What is it about romance novels that seems to rein people in? Is it their happy endings? Or maybe their perfectly portrayed characters. Quite possibly a bit of both. Romance novels are popular throughout the world, and anyone that knows romance knows Nicholas Sparks always does a great job portraying the genre in his novels. Nicholas Sparks develops the romance genre within his novel “True Believer” by incorporating all the key elements of romance. “The genre of Romantic Fiction has two strict criteria: The first is that the story must focus on the relationship and romantic love between two people. Secondly, the end of the story must be positive, leaving the reader believing the protagonists’ love and relationship will endure for the rest of their lives.” “The plot line must be substantial enough for the reader to maintain interest from chapter to chapter.” (SB FMAA)
A very intriguing part of the novel “True Believer” is how perfect the characters in the novel seem. Within a romance novel, the characters must be portrayed perfectly. The physical descriptions of characters within the novel are usually cliche and stereotypical. “With his dark, wavy hair, light blue eyes, and fashionable stubble, he looked every bit the New Yorker that he was” (NS 1). Lead men are shown to be handsome and perfect to draw the reader in. Characters are always portrayed with predictable personalities. “You know, you really shouldn’t stare, women like a man that can be subtle” (NS 49). Women are shown to be mysterious and bold, drawing the lead man in, grabbing the readers attention.
“True Believer” shows many examples of different types of relationships. Relationships are a subject that most people compare and relate to their own lives. Within a romance novel, relationships are understandably a very important part. Romance novels sometimes include unrealistic relationships such as love at first sight. “After the first time he saw her, he found it harder to let the woman’s image drift from his mind” (NS 114). Love is then sprouted from the first look. Romance novels also include the main relationship being driven apart, which usually tends to be the climactic part of the novel. “Please don’t ruin this for me, okay?” (NS 244). The main relationship is always torn apart so that the main characters may reconcile, and this will then lead into the story’s happy ending.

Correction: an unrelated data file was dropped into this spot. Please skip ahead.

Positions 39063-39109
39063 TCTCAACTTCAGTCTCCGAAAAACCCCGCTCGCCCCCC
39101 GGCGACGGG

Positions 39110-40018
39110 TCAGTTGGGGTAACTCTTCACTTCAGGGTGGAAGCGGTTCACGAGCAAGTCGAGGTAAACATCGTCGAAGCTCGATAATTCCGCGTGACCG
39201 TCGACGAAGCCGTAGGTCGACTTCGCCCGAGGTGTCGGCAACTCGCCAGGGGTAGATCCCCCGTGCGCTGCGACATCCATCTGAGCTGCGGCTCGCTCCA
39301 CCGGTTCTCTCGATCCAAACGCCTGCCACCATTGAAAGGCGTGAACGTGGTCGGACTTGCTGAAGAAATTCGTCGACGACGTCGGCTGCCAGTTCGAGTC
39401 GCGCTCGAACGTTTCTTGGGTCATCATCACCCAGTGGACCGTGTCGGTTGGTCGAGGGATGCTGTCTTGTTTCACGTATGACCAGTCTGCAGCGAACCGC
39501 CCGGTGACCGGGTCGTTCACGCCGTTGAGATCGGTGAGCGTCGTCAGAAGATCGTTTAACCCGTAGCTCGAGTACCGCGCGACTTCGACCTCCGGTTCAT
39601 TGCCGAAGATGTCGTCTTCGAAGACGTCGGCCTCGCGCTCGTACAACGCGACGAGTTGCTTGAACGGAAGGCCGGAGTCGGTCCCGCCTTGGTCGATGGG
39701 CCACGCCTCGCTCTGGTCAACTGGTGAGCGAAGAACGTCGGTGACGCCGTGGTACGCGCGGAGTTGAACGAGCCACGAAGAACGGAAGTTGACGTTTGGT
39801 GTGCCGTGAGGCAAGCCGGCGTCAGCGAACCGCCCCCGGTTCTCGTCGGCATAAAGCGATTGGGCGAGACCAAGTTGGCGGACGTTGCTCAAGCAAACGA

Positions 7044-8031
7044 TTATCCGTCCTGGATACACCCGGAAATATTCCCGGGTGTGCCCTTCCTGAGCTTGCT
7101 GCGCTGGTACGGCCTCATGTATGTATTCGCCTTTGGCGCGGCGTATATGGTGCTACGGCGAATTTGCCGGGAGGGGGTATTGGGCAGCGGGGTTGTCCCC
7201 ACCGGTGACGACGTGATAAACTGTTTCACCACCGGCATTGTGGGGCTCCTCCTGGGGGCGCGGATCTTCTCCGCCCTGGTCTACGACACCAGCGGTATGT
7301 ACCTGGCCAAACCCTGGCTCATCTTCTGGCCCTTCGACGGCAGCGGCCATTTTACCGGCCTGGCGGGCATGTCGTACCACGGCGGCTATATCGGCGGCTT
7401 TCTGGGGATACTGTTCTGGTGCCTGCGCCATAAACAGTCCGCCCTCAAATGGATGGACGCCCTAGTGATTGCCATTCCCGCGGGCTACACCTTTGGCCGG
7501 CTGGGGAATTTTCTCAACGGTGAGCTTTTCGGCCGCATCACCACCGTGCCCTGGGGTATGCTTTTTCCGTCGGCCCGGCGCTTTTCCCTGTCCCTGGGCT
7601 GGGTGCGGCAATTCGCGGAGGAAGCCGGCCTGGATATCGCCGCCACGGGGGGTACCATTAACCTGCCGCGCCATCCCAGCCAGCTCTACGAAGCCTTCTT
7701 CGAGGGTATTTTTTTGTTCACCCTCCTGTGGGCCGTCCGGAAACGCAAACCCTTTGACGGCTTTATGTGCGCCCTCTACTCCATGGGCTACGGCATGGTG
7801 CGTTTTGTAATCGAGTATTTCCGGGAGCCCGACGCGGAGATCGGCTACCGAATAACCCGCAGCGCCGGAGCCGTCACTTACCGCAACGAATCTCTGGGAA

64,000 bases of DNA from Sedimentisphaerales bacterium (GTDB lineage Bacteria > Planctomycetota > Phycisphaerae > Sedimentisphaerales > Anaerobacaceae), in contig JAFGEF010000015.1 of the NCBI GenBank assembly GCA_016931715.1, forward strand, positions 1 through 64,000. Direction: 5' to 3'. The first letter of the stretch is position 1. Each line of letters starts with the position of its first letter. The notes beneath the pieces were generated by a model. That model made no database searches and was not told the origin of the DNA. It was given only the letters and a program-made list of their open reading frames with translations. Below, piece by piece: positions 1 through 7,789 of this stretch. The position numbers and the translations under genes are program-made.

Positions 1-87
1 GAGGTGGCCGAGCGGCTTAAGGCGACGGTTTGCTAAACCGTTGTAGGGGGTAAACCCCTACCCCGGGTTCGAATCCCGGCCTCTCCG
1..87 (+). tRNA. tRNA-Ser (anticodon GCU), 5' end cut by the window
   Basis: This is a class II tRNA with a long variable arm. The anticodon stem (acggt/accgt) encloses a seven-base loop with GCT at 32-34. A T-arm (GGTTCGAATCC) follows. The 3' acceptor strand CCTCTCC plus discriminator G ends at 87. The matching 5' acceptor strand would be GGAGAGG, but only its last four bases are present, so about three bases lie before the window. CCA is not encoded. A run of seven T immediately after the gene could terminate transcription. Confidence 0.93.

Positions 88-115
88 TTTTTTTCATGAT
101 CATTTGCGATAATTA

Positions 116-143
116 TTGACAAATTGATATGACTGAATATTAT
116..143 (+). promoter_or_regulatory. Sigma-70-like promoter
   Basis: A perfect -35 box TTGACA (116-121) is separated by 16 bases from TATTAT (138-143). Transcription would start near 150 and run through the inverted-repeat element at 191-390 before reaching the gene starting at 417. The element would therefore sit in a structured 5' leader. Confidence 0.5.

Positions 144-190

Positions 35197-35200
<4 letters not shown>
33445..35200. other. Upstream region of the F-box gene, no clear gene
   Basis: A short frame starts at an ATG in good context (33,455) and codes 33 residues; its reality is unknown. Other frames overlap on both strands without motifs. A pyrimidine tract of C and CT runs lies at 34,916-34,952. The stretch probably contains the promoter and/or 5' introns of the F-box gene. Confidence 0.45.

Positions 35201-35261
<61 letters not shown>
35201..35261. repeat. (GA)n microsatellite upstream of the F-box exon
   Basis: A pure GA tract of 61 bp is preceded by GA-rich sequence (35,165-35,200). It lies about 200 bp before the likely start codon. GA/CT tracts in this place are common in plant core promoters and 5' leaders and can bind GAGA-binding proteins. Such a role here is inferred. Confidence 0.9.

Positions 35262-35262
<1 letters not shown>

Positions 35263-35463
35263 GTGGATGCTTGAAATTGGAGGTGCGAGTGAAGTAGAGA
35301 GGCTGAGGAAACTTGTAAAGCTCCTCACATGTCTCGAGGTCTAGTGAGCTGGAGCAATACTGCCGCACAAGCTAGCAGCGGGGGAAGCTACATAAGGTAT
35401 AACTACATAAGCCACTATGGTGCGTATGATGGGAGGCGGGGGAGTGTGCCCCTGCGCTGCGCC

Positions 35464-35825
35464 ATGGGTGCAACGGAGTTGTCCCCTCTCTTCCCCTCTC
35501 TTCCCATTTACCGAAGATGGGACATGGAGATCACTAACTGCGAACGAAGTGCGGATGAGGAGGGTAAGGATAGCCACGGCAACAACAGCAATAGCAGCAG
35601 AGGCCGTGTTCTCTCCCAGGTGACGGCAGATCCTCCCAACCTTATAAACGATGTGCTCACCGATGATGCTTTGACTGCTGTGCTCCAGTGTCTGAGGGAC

In the novel “True Believer” detailed language is used as a tool to rein in the reader. Boring, dull, lifeless language doesn’t capture the attention of a reader, therefore language is a very important and effective tool in grabbing and keeping the reader’s attention. Descriptive language is often used in romance novels. “In a restored, turn-of-the-century, peach coloured Victorian” (NS 40). Such language is used to keep the readers attention throughout the novel. Predictable language is also used throughout a romance novel. “Wrap around porches decorated with hanging flower pots and American flags” (NS 39). This gives a reader the stereotype image of what houses in a small town in America look like. This is done to relate the reader to the novel by understanding.
Romance novels contain many unique characteristics. “The genre of Romantic Fiction has two strict criteria: The first is that the story must focus on the relationship and romantic love between two people. Secondly, the end of the story must be positive, leaving the reader believing the protagonists’ love and relationship with endure for the rest of their lives.” Nicholas Sparks brilliantly incorporates all characteristics into his novel “True Believer” from cliche personalities and romantic relationships to one big, happy ending, making his novel “True Believer” a great example of a romantic novel.
Courtney from Study Moose
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